Jim Alsdurf

Publication Date


Advisor(s) - Committee Chair

Sam McFarland, Leory Metze, Dorsey Grise

Degree Program

Department of Psychology

Degree Type

Master of Arts


The relations between faculty religiosity, changes in reliaious beliefs, and commitment to scholarly openness were examined through a survey of 257 faculty at three universities. A new measure of scholarly openness was developed for this study because of ambiguities in previous indirect and attitudinal measures. Patterns of faculty religiosity as a function of education, graduate school prestige, academic discipline, and educational period of religious change are generally compatible with previous studies, but patterns for scholarly openness are not. Faculty religiosity and scholarly openness were negatively correlated for those Faculty who had never experienced sinnificant reliaious change and for those who had changed from one religon to another, congruent with the hypothesis that religious faith and scholarly openness are incompatible, but the correlations were not strong. However, the two dimensions were uncorrelated for faculty who had changed in either more religious or less religious directions. Six factors contributing to religious change were identified by principle components analysis from responses to 31 reasons for change presented in Likert format and from scores assigned to faculty self-descriptions. Correlations between factor scores and scholarly openness suggest that the process of personal interaction concerning religious beliefs may be particularly significant in nullifying the antithetical relationship between religious faith and scholarly openness.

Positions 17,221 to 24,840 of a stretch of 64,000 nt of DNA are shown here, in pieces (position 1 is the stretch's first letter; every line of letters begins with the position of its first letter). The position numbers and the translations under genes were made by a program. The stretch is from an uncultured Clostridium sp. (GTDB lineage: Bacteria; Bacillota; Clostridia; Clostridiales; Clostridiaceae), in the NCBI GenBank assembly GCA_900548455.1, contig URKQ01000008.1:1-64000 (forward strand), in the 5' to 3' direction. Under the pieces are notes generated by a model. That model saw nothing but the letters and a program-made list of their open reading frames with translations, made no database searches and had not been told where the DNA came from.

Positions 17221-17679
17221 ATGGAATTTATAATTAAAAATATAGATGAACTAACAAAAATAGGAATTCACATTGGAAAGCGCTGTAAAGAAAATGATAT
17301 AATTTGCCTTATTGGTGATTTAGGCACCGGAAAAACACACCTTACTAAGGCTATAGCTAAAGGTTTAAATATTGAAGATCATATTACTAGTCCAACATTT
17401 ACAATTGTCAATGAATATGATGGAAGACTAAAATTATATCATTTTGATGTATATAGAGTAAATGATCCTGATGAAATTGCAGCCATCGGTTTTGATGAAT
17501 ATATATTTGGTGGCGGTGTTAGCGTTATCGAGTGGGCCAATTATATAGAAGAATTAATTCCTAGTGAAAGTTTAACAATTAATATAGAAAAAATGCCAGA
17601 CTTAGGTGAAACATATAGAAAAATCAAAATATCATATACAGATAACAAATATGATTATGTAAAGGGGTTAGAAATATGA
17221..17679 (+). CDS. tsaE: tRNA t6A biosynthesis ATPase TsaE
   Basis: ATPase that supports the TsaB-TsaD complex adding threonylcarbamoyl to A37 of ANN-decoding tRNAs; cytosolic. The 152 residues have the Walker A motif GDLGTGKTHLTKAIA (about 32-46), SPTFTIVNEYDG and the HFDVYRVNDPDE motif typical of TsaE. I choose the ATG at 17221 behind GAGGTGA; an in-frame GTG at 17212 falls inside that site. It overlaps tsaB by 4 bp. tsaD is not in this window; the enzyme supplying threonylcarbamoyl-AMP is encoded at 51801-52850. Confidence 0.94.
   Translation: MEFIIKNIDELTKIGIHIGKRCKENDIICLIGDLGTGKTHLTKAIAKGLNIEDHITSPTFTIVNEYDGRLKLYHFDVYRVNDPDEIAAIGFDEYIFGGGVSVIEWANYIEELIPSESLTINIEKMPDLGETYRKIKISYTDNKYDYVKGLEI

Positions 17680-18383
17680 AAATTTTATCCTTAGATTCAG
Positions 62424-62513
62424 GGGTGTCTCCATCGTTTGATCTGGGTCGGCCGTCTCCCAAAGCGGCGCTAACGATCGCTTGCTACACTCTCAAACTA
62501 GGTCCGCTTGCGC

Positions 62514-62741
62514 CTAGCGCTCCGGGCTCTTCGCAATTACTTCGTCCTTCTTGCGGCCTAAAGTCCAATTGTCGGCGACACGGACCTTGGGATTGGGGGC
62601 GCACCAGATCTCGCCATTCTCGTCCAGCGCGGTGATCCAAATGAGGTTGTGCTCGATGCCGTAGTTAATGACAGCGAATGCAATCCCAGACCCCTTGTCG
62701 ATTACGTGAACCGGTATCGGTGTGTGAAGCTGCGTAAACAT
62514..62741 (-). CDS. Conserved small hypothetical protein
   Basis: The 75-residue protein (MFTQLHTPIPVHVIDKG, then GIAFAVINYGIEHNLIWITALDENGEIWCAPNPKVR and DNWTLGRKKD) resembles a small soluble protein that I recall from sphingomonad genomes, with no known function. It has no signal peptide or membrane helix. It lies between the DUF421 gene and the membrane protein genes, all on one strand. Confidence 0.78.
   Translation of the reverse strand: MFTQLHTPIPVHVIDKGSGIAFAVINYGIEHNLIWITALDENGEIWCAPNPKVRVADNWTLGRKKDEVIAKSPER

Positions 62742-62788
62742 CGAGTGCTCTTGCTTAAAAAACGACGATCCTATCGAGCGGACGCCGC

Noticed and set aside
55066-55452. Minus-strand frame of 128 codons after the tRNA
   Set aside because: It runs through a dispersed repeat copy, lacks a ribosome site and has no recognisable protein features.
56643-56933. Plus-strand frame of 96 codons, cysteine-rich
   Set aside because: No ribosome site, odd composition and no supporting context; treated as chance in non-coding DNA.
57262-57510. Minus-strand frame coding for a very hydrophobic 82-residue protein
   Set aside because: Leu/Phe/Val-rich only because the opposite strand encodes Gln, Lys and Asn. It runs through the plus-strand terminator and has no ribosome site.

Applied Behavior Analysis | Comparative Methodologies and Theories | Industrial and Organizational Psychology | Psychology | Religion | Religious Thought, Theology and Philosophy of Religion | Social and Behavioral Sciences